Go to the bathroom and wash your hair. You look down at the floor, and what do you see? The most shocking number that has slipped from your head.

After daily brushing, you may even notice hair follicles in your brush.

Wherever it occurs, excessive hair loss can be a cause for concern. If you have recently experienced hair loss, here is what is happening in your body and what you can do to treat it.

To understand hair loss, you need to understand hair growth.

There are three stages in the growth cycle:

  • Anagen. This is when the hair grows longer.
  • Katagen. This is when hair stops growing.
  • Television. This is when the hair falls out and eventually falls out.

90% of your hair is at the same time, and this stage of growth can last for years.

The transition stage, Katagan, is too short –Usually only a few weeks –And it lasts for a few months.

On average, there are about 100,000 hair follicles on the scalp, and it is common to lose up to 100 strands a day. After a single hair loss, the follicle is ready to grow again and the whole cycle begins again.

However, the cycle can be disrupted by hormonal changes, such as aging and menopause. As you get older, some follicles do not grow new hair, leading to thinning or baldness.

Some conditions can lead to imbalances, and the hairs on one half of the head enter the fluid telogen.

So what exactly can lead to hair loss? Well, there are many potential offenders, and some people may have more than one issue in the game.

Male and female paralysis

Some factors lead to permanent hair loss.

Male and female paralysis is one of them. One of the most common types of hair loss is that it often occurs in more than one family.

Hormones, as well as genetics, can play a role, leading to smaller follicles and eventually hair loss.

Men notice dripping hair on the top of the head and hair loss.

Hair loss for women can lead to thinning hair, especially on the crown.


Stress – such as traumatic events, health issues (such as surgery), rapid weight loss or pregnancy – can be a major factor in the influenza influenza.

Basically, this means that there is a temporary hair loss in which more hairs are entering the telogen stage than usual.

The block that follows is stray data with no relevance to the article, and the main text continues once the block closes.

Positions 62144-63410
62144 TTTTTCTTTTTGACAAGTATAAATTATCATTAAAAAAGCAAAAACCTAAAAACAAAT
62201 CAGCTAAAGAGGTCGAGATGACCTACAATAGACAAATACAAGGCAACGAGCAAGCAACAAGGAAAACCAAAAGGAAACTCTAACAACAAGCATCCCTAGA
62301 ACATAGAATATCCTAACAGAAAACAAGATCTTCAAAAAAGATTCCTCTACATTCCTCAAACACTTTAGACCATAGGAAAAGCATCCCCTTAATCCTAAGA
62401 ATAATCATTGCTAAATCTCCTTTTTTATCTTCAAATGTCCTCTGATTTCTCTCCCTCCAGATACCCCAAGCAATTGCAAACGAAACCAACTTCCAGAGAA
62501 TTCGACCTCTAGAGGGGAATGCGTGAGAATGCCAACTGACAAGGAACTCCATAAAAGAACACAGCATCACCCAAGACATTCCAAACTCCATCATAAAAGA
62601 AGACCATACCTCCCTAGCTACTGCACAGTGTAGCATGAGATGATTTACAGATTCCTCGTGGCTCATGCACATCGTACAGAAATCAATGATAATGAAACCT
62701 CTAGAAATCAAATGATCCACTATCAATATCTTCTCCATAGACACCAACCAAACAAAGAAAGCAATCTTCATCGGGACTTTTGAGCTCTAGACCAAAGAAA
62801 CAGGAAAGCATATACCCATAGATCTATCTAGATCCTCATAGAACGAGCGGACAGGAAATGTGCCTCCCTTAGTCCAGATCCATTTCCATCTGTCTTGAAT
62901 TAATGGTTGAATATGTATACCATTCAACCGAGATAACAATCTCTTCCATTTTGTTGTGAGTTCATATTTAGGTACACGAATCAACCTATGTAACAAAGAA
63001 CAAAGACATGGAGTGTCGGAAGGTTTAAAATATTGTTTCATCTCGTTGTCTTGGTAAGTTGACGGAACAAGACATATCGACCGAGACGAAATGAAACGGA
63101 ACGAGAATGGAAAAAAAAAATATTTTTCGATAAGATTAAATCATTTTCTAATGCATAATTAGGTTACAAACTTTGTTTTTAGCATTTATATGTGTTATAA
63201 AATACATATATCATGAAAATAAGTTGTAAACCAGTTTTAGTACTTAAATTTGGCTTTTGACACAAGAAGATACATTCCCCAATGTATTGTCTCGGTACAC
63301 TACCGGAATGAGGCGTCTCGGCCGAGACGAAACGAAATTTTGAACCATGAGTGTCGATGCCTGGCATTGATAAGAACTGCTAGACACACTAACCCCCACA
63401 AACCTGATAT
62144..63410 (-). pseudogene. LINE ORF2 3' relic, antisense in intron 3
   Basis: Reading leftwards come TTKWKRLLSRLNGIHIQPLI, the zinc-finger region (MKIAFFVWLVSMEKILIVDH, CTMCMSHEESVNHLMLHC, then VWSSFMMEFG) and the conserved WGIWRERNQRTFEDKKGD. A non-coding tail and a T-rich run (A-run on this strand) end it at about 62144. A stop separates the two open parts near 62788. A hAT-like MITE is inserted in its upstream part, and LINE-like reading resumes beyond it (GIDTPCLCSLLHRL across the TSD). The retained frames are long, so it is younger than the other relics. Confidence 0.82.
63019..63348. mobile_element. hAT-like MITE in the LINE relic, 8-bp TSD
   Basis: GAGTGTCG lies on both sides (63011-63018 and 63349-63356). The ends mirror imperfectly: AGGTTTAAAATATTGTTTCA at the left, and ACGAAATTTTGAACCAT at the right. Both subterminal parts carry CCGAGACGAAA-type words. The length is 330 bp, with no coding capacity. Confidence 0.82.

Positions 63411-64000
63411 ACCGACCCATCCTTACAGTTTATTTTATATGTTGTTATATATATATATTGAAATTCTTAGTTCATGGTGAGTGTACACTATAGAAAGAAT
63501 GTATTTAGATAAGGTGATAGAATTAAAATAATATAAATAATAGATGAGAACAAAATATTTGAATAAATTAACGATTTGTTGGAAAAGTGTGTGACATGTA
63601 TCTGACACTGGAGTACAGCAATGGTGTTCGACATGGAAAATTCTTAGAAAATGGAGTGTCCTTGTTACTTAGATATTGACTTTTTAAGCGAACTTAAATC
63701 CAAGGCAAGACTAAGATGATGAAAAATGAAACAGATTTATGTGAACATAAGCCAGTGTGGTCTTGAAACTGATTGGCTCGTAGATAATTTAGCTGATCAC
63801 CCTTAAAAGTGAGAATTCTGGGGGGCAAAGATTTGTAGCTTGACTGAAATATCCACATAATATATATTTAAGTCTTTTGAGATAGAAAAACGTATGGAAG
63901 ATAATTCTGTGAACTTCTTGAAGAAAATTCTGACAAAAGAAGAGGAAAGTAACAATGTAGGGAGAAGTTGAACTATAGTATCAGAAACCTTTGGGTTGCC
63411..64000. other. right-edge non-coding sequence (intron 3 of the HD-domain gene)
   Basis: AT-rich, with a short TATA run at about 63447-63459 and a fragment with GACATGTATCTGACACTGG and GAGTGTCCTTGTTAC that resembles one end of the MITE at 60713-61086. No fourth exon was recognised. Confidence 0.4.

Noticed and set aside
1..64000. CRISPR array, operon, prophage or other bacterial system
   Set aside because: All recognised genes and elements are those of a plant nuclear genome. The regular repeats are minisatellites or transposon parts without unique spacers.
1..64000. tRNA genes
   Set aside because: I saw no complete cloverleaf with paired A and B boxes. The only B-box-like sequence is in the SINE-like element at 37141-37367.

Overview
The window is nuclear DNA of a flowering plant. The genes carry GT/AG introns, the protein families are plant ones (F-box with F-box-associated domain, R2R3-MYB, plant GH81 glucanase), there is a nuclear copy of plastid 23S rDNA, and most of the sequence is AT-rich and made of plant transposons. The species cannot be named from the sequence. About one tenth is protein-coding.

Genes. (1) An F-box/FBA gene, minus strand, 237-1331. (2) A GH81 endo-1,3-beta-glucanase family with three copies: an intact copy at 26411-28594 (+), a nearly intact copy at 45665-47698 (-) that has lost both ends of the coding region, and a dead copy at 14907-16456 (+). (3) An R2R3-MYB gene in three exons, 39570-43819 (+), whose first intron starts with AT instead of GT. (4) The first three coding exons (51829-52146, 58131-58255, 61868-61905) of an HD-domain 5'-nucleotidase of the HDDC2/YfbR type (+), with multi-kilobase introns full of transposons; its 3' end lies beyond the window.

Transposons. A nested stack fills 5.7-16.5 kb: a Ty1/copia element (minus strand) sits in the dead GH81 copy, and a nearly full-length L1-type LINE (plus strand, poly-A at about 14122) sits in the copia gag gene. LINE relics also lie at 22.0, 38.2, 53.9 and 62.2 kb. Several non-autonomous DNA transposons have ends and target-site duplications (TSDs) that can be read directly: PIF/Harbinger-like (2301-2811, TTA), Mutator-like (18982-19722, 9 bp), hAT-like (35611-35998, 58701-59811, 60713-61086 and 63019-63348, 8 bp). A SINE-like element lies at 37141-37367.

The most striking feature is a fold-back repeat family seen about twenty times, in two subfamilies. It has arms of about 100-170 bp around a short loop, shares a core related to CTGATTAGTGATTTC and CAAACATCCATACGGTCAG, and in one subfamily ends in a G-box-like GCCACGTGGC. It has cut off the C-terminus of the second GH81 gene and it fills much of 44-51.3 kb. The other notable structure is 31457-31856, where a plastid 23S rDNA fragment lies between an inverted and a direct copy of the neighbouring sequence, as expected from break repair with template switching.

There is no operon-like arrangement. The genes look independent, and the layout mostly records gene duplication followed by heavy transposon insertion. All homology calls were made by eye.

He Can Hair loss usually does not occur immediately, but after 3 to 6 months it is difficult to diagnose stress as a cause. That said, just like the big event mentioned above, when you lose haircuts after a few months, good betting stress is to blame.


Low levels of iron, zinc and vitamins B12 and D They are associated with hair loss. They all play a role in stimulating hair growth or helping in follicle health.


Alzheimer’s is caused by hair loss when the immune system attacks the hair follicles. Sometimes the hair grows on its own.

There are a few types of alopecia:

  • Alpopia areata. This can lead to baldness.
  • Alpopia Totalis. This can lead to complete baldness of the scalp.
  • Alpopia Universal. Occasionally this causes the whole body to lose its hair.

Thyroid disorders

Both overdose and immobilized thyroid can Let the hair fall out In collections. It can also go hand in hand with conditions such as alopecia.

If left untreated, hormonal changes can stop new hair follicles from growing.

Other conditions and medications

Autoimmune diseases such as lupus and chronic infections may also be responsible.

You may also find that medications such as chemotherapy, retinoids, beta blockers, and anti-anxiety drugs can lead to hair loss.

In many cases, when you stop taking the medication, your hair grows back.

According to NHS, most types of hair loss do not require treatment. That’s why most hair loss is temporary or natural due to old age.

However, you need to be patient. It can take months for hair to begin to grow back and even again to look “normal” (no matter what you look like).

That is, there are some approaches to trying to control hair loss:

  • If your hair loss is due to your lifestyle, take care of your overall health. Try to make sure you are getting enough protein (usually at least 50 grams a day), vitamins and minerals.
  • Gently massage your hair and scalp to avoid overheating and dying. Stick to soft, sulfur-free products.
  • If you want to start a specific hair loss treatment, know that any medication is not 100% effective. Alternatives include minoxidil (rogain), which helps to combat hair loss and lightly shave. However, you need to use it every day to make it effective – if you stop using it, your hair loss will start again.
  • For more hair growth and hair loss, try treating male pattern baldness with finasteride (prophylaxis).
  • Consider steroid injections or creams and ultraviolet (UV) light treatments that may have positive effects.

Remember: Consult a doctor if your hair falls into large lumps. They can advise you on any effective treatment options.

Some types of hair loss are hereditary or contagious, so there is no foolish way to prevent bumps.

But it does not hurt to look at your current lifestyle and make some changes if necessary.

These changes may include regular physical activity or a relaxed routine, such as yoga or meditation. You can also increase your intake of fruits and vegetables by getting enough sleep and getting enough nutrients.

Try to treat your hair carefully. Avoid substances that aggravate the drying of alcohol and heating equipment.

Hair loss can be especially tragic. But health, stress levels, or family genetics always have a fundamental cause.

The best person to help you find the cause is a doctor or dermatologist.

And remember — most hair loss is temporary, and eventually grows.

Lauren Sharke is a UK-based journalist and author specializing in women’s issues. When he is not trying to find a way to get rid of a migraine, he may find answers to your hidden health questions. She has written a book for young women activists around the world and is currently building a community of such dissidents. Hold her Twitter.